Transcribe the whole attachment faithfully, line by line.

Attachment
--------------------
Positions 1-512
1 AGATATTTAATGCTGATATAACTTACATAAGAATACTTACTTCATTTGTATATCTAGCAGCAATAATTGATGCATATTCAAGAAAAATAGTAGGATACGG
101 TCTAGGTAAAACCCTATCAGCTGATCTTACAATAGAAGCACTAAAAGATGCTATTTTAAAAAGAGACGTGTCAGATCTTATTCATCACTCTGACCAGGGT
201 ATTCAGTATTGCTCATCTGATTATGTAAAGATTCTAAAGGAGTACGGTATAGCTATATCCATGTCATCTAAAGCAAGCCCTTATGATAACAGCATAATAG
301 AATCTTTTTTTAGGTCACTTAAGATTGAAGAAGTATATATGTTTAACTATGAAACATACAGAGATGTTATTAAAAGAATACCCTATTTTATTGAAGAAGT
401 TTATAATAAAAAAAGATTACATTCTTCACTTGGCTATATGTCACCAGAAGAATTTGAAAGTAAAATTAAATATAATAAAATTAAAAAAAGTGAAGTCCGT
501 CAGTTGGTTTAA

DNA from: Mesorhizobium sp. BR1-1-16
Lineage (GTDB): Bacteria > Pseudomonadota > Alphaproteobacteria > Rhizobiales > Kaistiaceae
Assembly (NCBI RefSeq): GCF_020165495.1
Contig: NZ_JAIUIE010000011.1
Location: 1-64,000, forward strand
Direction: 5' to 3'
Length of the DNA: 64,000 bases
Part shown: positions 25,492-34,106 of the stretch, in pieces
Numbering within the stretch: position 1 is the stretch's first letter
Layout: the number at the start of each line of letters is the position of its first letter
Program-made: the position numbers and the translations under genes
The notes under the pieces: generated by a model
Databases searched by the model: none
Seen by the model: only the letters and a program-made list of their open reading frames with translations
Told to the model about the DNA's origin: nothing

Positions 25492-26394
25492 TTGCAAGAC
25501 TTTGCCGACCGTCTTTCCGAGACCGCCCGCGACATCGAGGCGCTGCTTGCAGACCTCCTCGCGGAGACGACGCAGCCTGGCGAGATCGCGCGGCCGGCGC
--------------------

Positions 1-512
1 AGATATTTAATGCTGATATAACTTACATAAGAATACTTACTTCATTTGTATATCTAGCAGCAATAATTGATGCATATTCAAGAAAAATAGTAGGATACGG
101 TCTAGGTAAAACCCTATCAGCTGATCTTACAATAGAAGCACTAAAAGATGCTATTTTAAAAAGAGACGTGTCAGATCTTATTCATCACTCTGACCAGGGT
201 ATTCAGTATTGCTCATCTGATTATGTAAAGATTCTAAAGGAGTACGGTATAGCTATATCCATGTCATCTAAAGCAAGCCCTTATGATAACAGCATAATAG
301 AATCTTTTTTTAGGTCACTTAAGATTGAAGAAGTATATATGTTTAACTATGAAACATACAGAGATGTTATTAAAAGAATACCCTATTTTATTGAAGAAGT
401 TTATAATAAAAAAAGATTACATTCTTCACTTGGCTATATGTCACCAGAAGAATTTGAAAGTAAAATTAAATATAATAAAATTAAAAAAAGTGAAGTCCGT
501 CAGTTGGTTTAA

DNA from: Mesorhizobium sp. BR1-1-16
Lineage (GTDB): Bacteria > Pseudomonadota > Alphaproteobacteria > Rhizobiales > Kaistiaceae
Assembly (NCBI RefSeq): GCF_020165495.1
Contig: NZ_JAIUIE010000011.1
Location: 1-64,000, forward strand
Direction: 5' to 3'
Length of the DNA: 64,000 bases
Part shown: positions 25,492-34,106 of the stretch, in pieces
Numbering within the stretch: position 1 is the stretch's first letter
Layout: the number at the start of each line of letters is the position of its first letter
Program-made: the position numbers and the translations under genes
The notes under the pieces: generated by a model
Databases searched by the model: none
Seen by the model: only the letters and a program-made list of their open reading frames with translations
Told to the model about the DNA's origin: nothing

Positions 25492-26394
25492 TTGCAAGAC
25501 TTTGCCGACCGTCTTTCCGAGACCGCCCGCGACATCGAGGCGCTGCTTGCAGACCTCCTCGCGGAGACGACGCAGCCTGGCGAGATCGCGCGGCCGGCGC